When Louise met Louise
The email to say I had been successful in my application to the WoMentoring Project triggered an impromtu happy dance around the lounge.
‘I have a mentor!’ I joyfully told my son who was huddled on the edge of the sofa, mentally calculating his escape route.
‘What does a mentor do?’ he asked.
I stopped dancing. ‘Umm, I’m not sure, but I think it involves a sprinkling of fairy dust and then I will have written a book.’
‘Yeah. Good luck with that, Mum.’ He bolted for the door.
Euphoria was replaced by hot panic. What had I done? I had only decided to write fiction 2 weeks before. I had no education, no experience, and couldn’t distinguish a noun from an adjective.
I met my mentor, Louise Walters, clutching my ideas and passion tightly, half expecting her to point a finger and say ‘how dare you try and impersonate a writer?’ I was slightly disappointed she was neither wearing a pink sparkly dress nor brandishing a magic wand, but her oodles of knowledge, enthusiasm and desire to help more than made up for that. We had much in common and spent the day talking, sometimes even about writing.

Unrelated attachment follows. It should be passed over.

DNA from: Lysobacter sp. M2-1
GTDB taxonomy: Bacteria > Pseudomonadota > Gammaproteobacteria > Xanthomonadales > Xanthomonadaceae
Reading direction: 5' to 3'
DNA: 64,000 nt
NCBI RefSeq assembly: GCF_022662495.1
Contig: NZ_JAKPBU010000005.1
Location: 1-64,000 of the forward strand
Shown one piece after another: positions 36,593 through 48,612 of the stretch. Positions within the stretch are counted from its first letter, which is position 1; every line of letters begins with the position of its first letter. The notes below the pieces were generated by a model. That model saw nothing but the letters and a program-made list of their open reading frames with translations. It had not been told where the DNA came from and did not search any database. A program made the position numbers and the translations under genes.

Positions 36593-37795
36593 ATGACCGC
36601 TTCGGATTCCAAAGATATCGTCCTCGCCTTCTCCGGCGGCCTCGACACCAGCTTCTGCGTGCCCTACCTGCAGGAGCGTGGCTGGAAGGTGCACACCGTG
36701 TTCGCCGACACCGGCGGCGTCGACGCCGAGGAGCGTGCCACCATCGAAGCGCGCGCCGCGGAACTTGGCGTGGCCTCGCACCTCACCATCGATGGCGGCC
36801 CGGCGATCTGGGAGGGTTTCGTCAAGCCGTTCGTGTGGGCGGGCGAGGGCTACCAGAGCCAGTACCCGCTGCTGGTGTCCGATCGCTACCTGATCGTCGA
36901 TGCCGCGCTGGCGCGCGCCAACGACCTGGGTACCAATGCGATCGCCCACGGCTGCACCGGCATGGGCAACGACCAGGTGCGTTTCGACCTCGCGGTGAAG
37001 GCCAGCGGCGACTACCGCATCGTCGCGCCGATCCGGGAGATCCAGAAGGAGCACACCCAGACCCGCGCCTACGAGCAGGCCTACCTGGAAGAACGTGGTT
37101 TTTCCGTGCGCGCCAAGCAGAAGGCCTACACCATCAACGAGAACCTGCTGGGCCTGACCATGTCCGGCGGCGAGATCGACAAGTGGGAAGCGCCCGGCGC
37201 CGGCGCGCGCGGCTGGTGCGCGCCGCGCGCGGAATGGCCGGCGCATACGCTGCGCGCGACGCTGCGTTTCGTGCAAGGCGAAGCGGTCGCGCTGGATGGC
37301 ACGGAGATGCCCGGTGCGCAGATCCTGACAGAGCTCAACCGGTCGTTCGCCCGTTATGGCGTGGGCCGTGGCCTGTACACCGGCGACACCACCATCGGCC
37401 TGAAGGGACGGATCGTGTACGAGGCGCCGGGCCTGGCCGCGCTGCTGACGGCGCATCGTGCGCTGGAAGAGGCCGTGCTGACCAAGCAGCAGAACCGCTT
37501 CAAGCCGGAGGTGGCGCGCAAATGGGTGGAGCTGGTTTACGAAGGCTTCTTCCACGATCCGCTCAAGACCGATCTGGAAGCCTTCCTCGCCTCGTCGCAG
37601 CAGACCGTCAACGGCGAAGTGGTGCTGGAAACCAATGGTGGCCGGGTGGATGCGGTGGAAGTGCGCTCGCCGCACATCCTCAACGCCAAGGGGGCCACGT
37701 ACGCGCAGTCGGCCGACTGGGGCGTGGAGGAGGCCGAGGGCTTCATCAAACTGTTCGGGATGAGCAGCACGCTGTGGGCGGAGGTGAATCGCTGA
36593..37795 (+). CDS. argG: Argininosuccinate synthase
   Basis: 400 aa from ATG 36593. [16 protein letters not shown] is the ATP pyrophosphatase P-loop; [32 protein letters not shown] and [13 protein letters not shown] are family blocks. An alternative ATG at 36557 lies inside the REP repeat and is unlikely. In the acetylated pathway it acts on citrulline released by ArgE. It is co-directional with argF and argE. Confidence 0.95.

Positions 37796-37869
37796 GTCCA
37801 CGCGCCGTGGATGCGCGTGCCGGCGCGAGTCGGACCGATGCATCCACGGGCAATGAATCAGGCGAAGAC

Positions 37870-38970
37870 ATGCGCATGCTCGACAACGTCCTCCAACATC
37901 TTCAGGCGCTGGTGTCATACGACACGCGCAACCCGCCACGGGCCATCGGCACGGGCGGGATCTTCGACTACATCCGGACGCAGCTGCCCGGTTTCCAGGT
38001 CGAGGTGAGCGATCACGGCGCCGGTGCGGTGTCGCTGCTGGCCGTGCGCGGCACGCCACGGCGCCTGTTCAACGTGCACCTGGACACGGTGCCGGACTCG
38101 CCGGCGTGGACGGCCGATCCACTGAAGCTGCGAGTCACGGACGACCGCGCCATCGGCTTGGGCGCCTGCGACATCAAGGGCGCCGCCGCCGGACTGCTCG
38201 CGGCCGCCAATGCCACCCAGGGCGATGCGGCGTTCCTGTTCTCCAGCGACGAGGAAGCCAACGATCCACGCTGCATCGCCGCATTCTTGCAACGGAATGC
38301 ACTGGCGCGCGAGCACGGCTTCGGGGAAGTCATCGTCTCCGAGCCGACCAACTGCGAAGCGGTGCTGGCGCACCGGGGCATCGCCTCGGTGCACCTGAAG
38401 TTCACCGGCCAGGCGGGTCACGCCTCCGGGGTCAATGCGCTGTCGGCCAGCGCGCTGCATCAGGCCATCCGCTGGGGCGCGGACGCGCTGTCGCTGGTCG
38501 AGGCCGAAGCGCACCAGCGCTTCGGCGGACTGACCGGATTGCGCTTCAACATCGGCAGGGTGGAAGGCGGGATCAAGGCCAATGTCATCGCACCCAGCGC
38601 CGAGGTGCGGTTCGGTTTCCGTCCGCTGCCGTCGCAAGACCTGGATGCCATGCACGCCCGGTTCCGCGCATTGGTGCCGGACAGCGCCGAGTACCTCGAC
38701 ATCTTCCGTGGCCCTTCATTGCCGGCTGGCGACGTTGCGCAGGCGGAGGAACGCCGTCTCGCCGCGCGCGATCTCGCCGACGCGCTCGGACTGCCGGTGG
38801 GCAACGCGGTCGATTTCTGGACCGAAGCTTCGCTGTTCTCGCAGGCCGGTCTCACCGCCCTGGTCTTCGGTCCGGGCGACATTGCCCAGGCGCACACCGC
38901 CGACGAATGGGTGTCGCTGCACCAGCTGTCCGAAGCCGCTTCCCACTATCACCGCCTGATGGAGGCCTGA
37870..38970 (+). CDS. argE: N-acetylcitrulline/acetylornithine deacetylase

Her first critique of my opening few chapters was sensitively honest. Well written but disjointed and not flowing together, and why had I written so much about a cat? I had a lot to learn.
I had been thrilled to have written 10,000 words, the most I had ever attempted before was a 200 word flash fiction piece, but eager to gain as much as I could from my experience I deleted most of my first draft, and I didn’t cry that much.
I sent my second draft off with a dollop of self doubt. I wanted Louise to like it but, more importantly, to see that I had taken on board everything she had said. I am so grateful she has selflessly given her time to this project I wanted her to see how seriously I had taken it. I had made all the changes she suggested. Well almost all. The cat still lingered.
Louise’s feedback was really positive, apart from the cat.
I have now come to the end of my three months mentoring and miraculously have written 20,000 words (none of which now contain a cat).
So what does a mentor do?
Mine gave me confidence which I had never had much of before and made me believe that maybe, just maybe I can write a book, (perhaps she did have a wand hidden away after all). For that I will be eternally grateful.